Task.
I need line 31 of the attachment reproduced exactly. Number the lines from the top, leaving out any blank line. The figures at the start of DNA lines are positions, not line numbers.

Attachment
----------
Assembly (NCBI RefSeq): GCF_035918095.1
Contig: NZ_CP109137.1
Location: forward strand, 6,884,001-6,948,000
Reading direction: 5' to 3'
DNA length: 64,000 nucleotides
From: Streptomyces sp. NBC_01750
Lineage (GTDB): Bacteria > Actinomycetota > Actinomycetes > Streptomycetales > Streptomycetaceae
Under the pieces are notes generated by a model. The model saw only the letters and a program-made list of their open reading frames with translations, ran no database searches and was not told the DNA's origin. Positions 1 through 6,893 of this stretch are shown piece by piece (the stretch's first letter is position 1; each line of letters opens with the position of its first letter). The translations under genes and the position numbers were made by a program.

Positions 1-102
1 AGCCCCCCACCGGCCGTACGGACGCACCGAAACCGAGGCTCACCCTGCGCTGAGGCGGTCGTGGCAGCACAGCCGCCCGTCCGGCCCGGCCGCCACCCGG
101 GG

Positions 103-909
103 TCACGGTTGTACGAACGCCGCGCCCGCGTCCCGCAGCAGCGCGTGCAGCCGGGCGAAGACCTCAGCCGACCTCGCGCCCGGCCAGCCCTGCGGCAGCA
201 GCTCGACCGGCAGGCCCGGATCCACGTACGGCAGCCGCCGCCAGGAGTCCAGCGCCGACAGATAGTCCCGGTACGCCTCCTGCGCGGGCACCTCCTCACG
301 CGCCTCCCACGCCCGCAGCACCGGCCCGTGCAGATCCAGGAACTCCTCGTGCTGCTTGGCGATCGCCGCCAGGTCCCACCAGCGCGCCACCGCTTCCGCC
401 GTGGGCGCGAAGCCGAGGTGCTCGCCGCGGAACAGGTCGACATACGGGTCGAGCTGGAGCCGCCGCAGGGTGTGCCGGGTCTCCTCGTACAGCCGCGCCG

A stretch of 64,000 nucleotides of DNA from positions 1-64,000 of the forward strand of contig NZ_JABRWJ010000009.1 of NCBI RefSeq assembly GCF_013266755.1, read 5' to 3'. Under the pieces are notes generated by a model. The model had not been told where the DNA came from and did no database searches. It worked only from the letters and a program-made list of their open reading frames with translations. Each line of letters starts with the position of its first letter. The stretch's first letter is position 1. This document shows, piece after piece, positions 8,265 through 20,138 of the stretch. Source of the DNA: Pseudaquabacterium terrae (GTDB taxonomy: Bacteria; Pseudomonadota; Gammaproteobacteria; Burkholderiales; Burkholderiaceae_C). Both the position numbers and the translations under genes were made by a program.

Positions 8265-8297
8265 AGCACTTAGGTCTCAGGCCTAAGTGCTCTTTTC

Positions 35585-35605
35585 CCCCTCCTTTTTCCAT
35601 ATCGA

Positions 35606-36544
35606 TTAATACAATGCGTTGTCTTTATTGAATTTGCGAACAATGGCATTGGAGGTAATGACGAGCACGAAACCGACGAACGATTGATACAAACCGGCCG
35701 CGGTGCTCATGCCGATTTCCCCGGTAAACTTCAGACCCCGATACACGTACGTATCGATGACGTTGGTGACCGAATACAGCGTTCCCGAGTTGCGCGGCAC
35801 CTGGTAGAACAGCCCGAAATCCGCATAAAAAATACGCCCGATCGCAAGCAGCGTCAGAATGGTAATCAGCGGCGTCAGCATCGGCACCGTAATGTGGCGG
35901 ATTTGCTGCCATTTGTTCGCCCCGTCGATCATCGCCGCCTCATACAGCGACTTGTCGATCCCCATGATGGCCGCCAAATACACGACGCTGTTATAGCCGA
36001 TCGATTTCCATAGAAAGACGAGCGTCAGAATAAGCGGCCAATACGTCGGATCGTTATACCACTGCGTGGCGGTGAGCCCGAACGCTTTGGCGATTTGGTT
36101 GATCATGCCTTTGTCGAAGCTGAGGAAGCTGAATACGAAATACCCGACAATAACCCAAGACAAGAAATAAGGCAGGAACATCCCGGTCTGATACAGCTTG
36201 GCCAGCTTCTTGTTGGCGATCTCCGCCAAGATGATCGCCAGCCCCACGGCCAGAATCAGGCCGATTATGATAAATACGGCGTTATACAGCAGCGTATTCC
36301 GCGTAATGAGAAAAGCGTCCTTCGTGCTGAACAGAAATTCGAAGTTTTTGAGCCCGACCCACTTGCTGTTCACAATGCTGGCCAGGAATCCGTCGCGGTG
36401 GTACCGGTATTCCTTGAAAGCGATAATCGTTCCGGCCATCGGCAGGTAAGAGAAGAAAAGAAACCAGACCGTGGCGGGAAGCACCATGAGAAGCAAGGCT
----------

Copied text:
36301 GCGTAATGAGAAAAGCGTCCTTCGTGCTGAACAGAAATTCGAAGTTTTTGAGCCCGACCCACTTGCTGTTCACAATGCTGGCCAGGAATCCGTCGCGGTG